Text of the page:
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Obama's Energy Budget: Misplaced Subsidies, Overlooked Benefits

issue brief

Obama's Energy Budget: Misplaced Subsidies, Overlooked Benefits

February 19, 2012
Energy & EnvironmentOther

When it comes to energy, the Obama administration consistently promotes subsidies for “clean” energy technologies while accusing the oil-and-gas industry of benefitting from excessive taxpayer support. But in setting its policy priorities, the administration overlooks some important facts: subsidies for the oil and gas sector aren’t all that big when compared to the amount of energy being produced; the vaunted “green” economy is not creating large numbers of jobs; and tens of thousands of jobs are being created by the oil-and-gas industry.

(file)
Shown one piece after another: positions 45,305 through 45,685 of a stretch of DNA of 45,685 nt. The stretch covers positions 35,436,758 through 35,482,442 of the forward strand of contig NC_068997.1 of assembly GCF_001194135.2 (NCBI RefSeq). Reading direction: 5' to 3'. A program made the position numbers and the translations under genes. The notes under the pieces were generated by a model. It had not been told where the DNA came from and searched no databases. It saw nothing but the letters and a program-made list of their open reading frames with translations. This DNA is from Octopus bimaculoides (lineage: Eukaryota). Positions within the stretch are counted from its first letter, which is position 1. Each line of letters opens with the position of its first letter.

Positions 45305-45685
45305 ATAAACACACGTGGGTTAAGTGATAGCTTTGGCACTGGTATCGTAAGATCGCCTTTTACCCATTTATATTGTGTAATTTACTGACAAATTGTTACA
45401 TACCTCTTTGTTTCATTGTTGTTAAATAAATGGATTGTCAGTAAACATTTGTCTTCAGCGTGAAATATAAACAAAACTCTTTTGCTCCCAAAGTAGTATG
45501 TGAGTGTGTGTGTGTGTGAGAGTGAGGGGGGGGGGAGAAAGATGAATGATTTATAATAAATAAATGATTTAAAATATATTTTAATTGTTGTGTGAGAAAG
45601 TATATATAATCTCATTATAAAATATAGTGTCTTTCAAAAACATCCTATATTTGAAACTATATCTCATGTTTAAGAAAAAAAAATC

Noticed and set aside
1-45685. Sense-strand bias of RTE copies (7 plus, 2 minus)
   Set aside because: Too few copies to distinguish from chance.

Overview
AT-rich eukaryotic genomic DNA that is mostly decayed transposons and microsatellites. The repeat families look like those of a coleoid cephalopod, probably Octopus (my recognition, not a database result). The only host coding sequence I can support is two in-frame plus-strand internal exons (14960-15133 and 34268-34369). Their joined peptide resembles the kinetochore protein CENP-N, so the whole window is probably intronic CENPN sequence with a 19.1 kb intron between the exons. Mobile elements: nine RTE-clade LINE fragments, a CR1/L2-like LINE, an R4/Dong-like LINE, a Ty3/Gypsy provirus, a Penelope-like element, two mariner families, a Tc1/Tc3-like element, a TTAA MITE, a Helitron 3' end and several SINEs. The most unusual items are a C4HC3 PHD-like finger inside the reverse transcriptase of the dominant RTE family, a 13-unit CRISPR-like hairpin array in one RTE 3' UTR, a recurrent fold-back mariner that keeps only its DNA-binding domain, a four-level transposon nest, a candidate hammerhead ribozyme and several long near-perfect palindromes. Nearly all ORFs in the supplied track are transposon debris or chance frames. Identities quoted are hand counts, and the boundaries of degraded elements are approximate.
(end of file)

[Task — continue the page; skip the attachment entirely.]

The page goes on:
Indeed, recent advances in the technologies used for oil and gas exploration are saving the U.S. economy hundreds of millions of dollars per day, creating lots of high-paying jobs, decreasing the need for foreign oil, and spurring manufacturing growth, which is leading to billions of dollars of new investment (and even more jobs). Yet, the Obama administration is using its fiscal year 2013 budget to bash the oil and gas sector. Worse, the administration continues to insist that “clean energy” will drive America’s future competitiveness.

The Obama administration is ignoring the essentiality of domestic oil and gas production, and they are doing so at a time when gasoline prices are spiking because of the specter of a military strike against Iran — some analysts are predicting a national average gasoline price of $4 or more by April.[1] Despite these realities, the budget extols the benefits of “energy independence” and the administration wants to eliminate a relatively minor set of tax preferences for the oil-and-gas sector that are helping the U.S. attain record production levels.

To be clear, all energy sources should be forced to compete, fair field, no favor. Let’s eliminate all energy subsidies. But if that were to occur, the wind and solar industries would immediately go into cardiac arrest while oil, gas, and coal would continue to dominate our energy mix.